Disney Strikes Back! The company claims billionaire Nelson Peltz “doesn’t understand” the business and has no place to interfere after making a sweeping bid for a seat on the board
- Nelson Peltz is fighting for a seat on Disney’s board of directors, which he says is failing
- Disney fought back today and filed a 16-page pitch deck with the SEC
- They say Peltz doesn’t understand the business and has the wrong skills
- Peltz is known for turning his back on companies with his no-nonsense approach
Disney is opposing billionaire activist Nelson Peltz’s bid for a seat on its board of directors, filing a 16-page slideshow with the SEC explaining why they think he’s the wrong man for the job.
Peltz, the 80-year-old father of Brooklyn Beckham’s wife Nicola, filed a petition with the SEC last week for a seat at the Mickey Mouse table.
He pointed out that Disney has consistently underperformed the S&P 500 and said his business acumen could make it a success. Peltz holds a 0.5 percent stake in Disney through his company Trian Partners.
Now it’s up to Disney shareholders to decide whether Peltz gets a seat or not. The vote will take place at the 2023 Annual General Meeting. A date has not been set.
Disney CEO Bob Iger returned to the company after Bob Chapek’s brief tenure. Now he’s fending off a proxy fight with billionaire Nelson Peltz
Billionaire activist Nelson Peltz with his son-in-law Brooklyn Beckham. He made an offer for a Disney board seat last week
He followed up on Disney’s “poor corporate governance” and said he would infuse the company with a “leadership mentality” that has been lost in consumer reviews thanks to a series of sparked controversies.
He also targeted the “over-the-top compensation packages” — an issue that has long been a thorn in the company’s side.
Shareholders recently voted overwhelmingly to change their policy to ensure more pay transparency.
When Bob Chapek left the company last November after a disastrous two years, he walked away with a $20 million severance package. That was on top of his $24 million-a-year compensation package.
Igerl returned with a base salary of $1 million a year — but he’ll also earn $1 million in an annual bonus and has stock options of up to $25 million.
Disney, in its rebuttal to Peltz, claimed that it was already taking steps to address the pay gap at the company.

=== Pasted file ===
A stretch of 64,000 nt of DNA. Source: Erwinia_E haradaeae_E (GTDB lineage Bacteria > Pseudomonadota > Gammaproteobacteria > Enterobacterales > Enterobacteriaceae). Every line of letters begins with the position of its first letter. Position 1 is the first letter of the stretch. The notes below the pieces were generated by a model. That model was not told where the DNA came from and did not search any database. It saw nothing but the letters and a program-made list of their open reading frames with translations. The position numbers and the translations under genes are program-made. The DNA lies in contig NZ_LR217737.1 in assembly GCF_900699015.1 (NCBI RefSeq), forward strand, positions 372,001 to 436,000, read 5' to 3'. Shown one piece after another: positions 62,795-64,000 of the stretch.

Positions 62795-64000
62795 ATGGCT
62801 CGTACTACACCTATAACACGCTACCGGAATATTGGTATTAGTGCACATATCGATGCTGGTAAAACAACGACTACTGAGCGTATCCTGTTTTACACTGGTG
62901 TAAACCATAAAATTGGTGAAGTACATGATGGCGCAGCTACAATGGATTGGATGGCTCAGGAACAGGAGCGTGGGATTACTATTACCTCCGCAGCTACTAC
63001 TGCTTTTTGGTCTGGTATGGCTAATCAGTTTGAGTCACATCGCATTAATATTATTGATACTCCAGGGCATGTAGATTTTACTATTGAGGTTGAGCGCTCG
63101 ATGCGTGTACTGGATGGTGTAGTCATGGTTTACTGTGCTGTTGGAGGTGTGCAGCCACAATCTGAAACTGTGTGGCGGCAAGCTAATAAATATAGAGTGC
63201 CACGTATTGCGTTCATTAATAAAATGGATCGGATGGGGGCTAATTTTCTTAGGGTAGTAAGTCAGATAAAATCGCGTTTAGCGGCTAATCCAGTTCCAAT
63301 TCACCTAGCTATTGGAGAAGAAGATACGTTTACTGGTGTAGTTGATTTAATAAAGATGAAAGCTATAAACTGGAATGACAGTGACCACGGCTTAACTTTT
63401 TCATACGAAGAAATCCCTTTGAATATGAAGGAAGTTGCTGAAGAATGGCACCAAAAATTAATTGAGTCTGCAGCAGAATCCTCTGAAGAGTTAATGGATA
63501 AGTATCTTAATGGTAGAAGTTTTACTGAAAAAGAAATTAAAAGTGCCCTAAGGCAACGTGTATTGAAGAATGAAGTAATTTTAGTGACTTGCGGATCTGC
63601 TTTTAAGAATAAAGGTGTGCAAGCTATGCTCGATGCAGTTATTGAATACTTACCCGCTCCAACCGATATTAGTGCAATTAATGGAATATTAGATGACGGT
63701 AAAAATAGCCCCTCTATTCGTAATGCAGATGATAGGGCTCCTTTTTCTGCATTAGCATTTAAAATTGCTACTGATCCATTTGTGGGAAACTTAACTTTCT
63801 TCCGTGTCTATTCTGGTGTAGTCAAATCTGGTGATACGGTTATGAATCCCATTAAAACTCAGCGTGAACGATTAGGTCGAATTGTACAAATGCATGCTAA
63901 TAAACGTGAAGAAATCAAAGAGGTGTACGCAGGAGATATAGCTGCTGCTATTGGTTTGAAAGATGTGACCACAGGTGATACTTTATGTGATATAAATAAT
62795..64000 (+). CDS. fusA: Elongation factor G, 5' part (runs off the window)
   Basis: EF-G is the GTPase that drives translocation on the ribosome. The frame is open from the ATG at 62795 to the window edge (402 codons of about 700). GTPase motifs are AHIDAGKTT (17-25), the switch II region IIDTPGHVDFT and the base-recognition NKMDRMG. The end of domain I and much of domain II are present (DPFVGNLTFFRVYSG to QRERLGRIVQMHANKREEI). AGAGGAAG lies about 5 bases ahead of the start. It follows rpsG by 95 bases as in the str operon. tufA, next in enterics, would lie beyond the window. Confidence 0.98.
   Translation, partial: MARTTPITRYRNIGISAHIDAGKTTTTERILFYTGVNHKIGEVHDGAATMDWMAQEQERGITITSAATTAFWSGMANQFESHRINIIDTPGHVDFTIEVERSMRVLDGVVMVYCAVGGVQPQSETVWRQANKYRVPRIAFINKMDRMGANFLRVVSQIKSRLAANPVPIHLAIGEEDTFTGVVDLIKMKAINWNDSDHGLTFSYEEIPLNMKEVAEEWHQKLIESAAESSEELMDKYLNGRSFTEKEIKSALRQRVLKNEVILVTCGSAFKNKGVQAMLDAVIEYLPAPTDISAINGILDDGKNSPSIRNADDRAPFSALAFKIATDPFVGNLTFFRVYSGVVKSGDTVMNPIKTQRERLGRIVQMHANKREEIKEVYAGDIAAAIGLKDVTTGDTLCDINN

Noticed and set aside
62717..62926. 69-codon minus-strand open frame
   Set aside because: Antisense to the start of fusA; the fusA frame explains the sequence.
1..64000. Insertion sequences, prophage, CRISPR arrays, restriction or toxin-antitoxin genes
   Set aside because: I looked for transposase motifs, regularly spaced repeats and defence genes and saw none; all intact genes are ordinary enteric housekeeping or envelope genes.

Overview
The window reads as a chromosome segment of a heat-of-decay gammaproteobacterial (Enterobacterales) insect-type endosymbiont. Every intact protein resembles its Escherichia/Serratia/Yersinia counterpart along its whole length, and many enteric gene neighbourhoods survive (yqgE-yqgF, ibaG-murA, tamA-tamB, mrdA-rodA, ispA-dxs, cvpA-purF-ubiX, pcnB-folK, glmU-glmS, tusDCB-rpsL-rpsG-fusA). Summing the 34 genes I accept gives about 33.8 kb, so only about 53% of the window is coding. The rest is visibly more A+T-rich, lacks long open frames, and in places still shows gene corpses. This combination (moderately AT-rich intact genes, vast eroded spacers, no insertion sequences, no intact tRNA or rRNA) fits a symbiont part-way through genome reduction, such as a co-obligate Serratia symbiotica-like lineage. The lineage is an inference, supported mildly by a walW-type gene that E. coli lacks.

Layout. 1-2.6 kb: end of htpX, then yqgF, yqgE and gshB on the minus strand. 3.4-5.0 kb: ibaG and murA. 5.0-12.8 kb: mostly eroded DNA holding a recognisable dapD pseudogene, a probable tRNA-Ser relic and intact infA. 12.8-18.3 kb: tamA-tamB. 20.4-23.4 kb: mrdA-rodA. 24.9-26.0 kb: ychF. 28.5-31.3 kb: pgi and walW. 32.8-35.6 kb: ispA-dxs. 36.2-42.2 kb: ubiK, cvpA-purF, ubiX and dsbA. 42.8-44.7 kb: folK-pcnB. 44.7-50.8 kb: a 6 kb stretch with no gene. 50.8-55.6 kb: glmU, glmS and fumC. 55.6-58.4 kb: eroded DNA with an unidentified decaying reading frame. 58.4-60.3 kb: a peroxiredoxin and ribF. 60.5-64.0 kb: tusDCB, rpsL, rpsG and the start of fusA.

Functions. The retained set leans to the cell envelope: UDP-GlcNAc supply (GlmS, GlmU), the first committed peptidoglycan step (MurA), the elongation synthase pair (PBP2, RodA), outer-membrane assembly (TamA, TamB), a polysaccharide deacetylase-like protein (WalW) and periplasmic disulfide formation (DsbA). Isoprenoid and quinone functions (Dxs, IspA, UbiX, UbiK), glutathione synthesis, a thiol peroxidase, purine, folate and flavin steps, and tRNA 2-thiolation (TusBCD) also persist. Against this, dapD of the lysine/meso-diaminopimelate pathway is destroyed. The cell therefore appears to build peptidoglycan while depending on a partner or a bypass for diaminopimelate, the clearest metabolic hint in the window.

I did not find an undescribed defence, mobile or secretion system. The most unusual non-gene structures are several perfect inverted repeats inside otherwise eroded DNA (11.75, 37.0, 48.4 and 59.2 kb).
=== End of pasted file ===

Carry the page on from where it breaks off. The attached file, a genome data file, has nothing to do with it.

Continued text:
In the slideshow filed Tuesday, Disney says, “Nelson Peltz does not understand Disney’s business and lacks the skills and experience to assist the board in delivering shareholder value in a rapidly changing media ecosystem.”
Disney also provided a series of statements proving that Peltz cannot be trusted, picking up on a recent CNBC interview he gave in which he admitted he was “not an expert” on theme parks.
Disney filed a 16-page deck with the SEC Tuesday explaining its case. The company says Peltz’s track record doesn’t lend itself to media or technology
The Disney deck also points to Peltz’s ‘contradictory’ statements as evidence of why he shouldn’t be trusted
The company also pointed out that Peltz admitted in a recent interview that he’s “not an expert” on theme parks
Disney commended Bob Iger for creating value for shareholders over the past 18 years
Nelson Peltz, the legendary activist investor, plays for Disney. Peltz is notoriously conservative, but not to the extreme: he prefers profits to politics and urges companies to follow the same philosophy if they want to be successful. Pictured with wife Claudia and daughter Nicola
Peltz starred for Disney with an SEC filing asking for a board seat and a multi-faceted social media and website campaign to restore his lost “magic.”
The company claims it has excelled financially without him, and says Iger — brought back after Bob Chapek’s disastrous and short tenure — is the right man to lead.
Peltz has yet to respond to the filing, signaling the beginning of a long and brutal proxy fight.
The Brooklyn-born business titan is known for going after companies he believes are financially self-harming by getting into politics.
His approach is to put business first.
Peltz’s bid for Disney isn’t his first attempt to take control of—or at least direct—a once-thriving company that he believes has gone astray on virtue signals.
In September 2021, he did just that with Unilever, the company that owns a number of brands, including Ben & Jerry’s.
During a meeting in London, the New York-born Peltz confronted Unilever CEO Alan Jope about the famously liberal Ben & Jerry’s and its many political pronouncements.
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